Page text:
Good or Terrible: The yearly game about the Miami Marlins

Will Stanton headline a lovable loser or a perennial power?

A year after going all in in 2012, or as all in as the Marlins have been willing to go, The Miami Marlins dumped salary to Toronto and looked more like a classic Marlins team in 2013. As a result of this changing roster, and Giancarlo Stanton missing more games due to injury again this year (85 over the past 2 years) the Marlins finished with 100 losses. But the Question is back this year, “Will the marlins be good or terrible?”

Despite losing the core of their salary the Marlins found out they have the best young pitcher, and one of the best pitchers overall, in Major League Baseball. Jose Fernandez was a god-send for a young rotation in need of a dominant arm, but he was not the only revelation. The Marlins had three pitchers under the age of 24 with ERAs under four — Nathan Eovaldi at 3.39, Jacob Turner at 3.74 and Henderson Alvarez at 3.59 – and Alvarez even threw in a no-hitter on the final game of the season.

With all of that information in house, the Marlins went to work this offseason to bolster this young but talented team, but they do still have a stingy front office. Because they have little monetary support, the additions this off season were a bit underwhelming.

Saltalamacchia brings championship experience but will it be enough?

First was Jarrod Saltalamachia. After winning the World Series as a platoon catcher, Saltalamachia hit the open market. The Marlins snatched him up, and will put him behind the plate. This should be a massive improvement over the catchers from 2013. Marlins catchers combined to hit .194, tied for last in baseball, and Salty set a career high with a .274 average. He may not be a strong defender or thrower behind the plate, but he will be a more veteran voice for the young staff to listen to.

Garrett Jones will replace Logan Morrison at first base. Jones was not strong at the plate or with the glove in 2013, but he played almost every day until the Pirates traded for Justin Morneau. He has played in at least 140 games in each of the last four seasons.

Rafael Furcal was the final free agent addition for the Marlins this year. The last full season for Furcal featured an all-star selection but an elbow injury that ended his season.  Tommy John surgery came in the following offseason, and Furcal never saw the field in 2013. The Marlins have, presumably,  acquired Furcal to play second base with Adeiny Hechavarria manning short. This is the biggest gamble the Marlins made this offseason, but they needed some veteran presence to round out the young roster.

The final move of the offseason was a trade that sent aging prospect Justin Ruggiano for aging prospect Brian Bogusevic. Boguesevic hit six homers in 47 games while Ruggiano clubbed 18 out in 128 games. This essentially looks like a swap of the same player, and shouldn’t really do much for the Marlins with Marcell Ozuna and Christian Yelich expected to hold down the remaining outfield spots beside Stanton.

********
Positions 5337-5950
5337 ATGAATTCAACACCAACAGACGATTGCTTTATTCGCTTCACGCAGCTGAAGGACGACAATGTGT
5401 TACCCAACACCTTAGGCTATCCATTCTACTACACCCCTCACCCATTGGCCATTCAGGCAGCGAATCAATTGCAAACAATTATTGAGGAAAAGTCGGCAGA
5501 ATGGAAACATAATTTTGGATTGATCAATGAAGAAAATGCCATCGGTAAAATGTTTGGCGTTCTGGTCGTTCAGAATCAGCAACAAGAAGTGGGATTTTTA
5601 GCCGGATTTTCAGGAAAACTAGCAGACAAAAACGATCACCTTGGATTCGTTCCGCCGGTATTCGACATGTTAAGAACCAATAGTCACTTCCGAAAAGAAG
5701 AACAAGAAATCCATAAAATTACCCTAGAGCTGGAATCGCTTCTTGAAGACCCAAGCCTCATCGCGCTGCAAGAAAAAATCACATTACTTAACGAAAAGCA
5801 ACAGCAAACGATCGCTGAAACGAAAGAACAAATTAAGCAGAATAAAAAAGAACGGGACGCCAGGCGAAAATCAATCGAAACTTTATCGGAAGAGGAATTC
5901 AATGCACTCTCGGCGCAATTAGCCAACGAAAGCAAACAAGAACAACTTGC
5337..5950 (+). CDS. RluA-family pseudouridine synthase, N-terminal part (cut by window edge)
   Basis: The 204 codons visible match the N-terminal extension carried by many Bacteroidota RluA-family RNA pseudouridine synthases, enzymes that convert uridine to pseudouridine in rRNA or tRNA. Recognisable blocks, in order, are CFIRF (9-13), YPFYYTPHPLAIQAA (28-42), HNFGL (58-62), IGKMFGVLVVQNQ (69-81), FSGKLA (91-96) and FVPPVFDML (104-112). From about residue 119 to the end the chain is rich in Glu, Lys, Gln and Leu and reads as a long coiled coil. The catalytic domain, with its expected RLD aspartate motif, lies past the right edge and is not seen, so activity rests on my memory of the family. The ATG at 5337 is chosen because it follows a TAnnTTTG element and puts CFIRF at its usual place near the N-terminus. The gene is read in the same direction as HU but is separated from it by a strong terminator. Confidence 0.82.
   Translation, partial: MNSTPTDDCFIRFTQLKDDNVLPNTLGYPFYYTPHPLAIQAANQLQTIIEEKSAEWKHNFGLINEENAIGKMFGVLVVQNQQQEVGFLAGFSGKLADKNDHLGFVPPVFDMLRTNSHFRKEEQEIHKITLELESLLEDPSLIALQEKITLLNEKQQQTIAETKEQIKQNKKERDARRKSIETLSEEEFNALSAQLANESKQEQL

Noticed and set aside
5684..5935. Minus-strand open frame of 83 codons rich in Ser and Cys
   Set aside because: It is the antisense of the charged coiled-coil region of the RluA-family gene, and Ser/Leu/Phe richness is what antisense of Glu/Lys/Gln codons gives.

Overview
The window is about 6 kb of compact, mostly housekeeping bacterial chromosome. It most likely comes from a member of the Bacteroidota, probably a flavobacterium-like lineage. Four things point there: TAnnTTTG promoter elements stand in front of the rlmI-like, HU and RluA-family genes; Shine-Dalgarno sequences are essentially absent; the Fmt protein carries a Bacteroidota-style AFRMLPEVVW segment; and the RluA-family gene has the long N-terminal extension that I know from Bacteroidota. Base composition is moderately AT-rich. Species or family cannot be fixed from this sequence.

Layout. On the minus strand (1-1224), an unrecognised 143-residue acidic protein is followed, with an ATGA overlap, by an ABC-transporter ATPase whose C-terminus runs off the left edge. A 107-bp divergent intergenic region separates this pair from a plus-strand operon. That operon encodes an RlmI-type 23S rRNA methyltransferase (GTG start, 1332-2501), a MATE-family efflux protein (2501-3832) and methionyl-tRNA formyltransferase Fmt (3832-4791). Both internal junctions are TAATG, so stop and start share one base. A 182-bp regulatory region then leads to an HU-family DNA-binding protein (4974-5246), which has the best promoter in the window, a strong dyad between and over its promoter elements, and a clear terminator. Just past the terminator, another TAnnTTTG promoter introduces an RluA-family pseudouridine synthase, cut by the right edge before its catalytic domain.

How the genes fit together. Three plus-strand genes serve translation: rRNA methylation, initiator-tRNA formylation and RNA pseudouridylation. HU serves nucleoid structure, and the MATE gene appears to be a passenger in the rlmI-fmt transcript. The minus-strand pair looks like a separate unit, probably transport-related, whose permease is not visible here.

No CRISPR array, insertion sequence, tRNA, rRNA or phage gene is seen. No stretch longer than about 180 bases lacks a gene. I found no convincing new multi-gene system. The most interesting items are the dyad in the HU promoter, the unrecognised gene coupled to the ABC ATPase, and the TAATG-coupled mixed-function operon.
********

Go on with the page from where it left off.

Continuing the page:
The losses of veteran relievers Ryan Webb and Chad Qualls will factor into the overall ERA of the Marlins this year, but if they can find some young fireballers, and follow a similar track as the 2013 Cardinals, they may be able to pitch well this season.

As usual, the Marlins will have no issues with their salary. They have just $36 million on the payroll, which will likely increase with minor league call ups, but they will not be worried about going too high.

Finally, we move on to the 2014 season, and Marlins’ fans are going to like me after this one.

Player to Watch

In any of the first four years of Stanton’s career, this spot would be his, but last year a star was born. Jose Fernandez was the only reason to watch the Marlins last year. While I believe they will be much better this year, Fernandez will be the most exciting player to watch on the Fish.

If he makes a natural progression in his innings and everything else stays the same, Fernandez will be in contention for the Cy Young. According to BB-Ref’s 162 game averages, Fernandez would have won 15 games, struck-out 227 batters and pitched 210 innings in his rookie season if he had pitched all of the way through. There is no reason to think a sophomore slump is coming for the Cuban fireaballer, I mean have you seen that slider!

The X-Factor

After seeing him for just 70 games, I am willing to go all in on Marcell Ozuna. In those 70 games, Ozuna hit 17 doubles, had a .265 average and 31 runs scored. His on-base of .303 left a lot to be desired, but I see him as a poor man’s Yasiel Puig.

The facet of his game that I am most excited about is his reckless and aggressive defense in the outfield. With such a massive outfield, the Marlins need good speed and defense in all three positions, and Ozuna certainly brings that. In his 70 games, Ozuna made 52 plays outside of his range like this one, and when averaged to 150 defensive games his UZR was 20.6, which was better than Mike Trout, Jacoby Ellsbury and Andrew McCutchen.

Closing argument

While I may be jumping the gun by one year, I think the Marlins will make one of the biggest win jumps in all of baseball in 2014. Vegas has the Marlins at 69.5 wins this year, but I like them a lot. With a young rotation and line-up, the Marlins may be looking at a mass development of young talent. If the team continues to progress the way they are expected to, I could see a deep playoff run fueled by young pitching in the near future.

Say what you will about the Marlins’ franchise strategy, but they have two World Series Championships by following this very track, and this group appears to be no different. I look for them to make the playoffs in the next 3 years.

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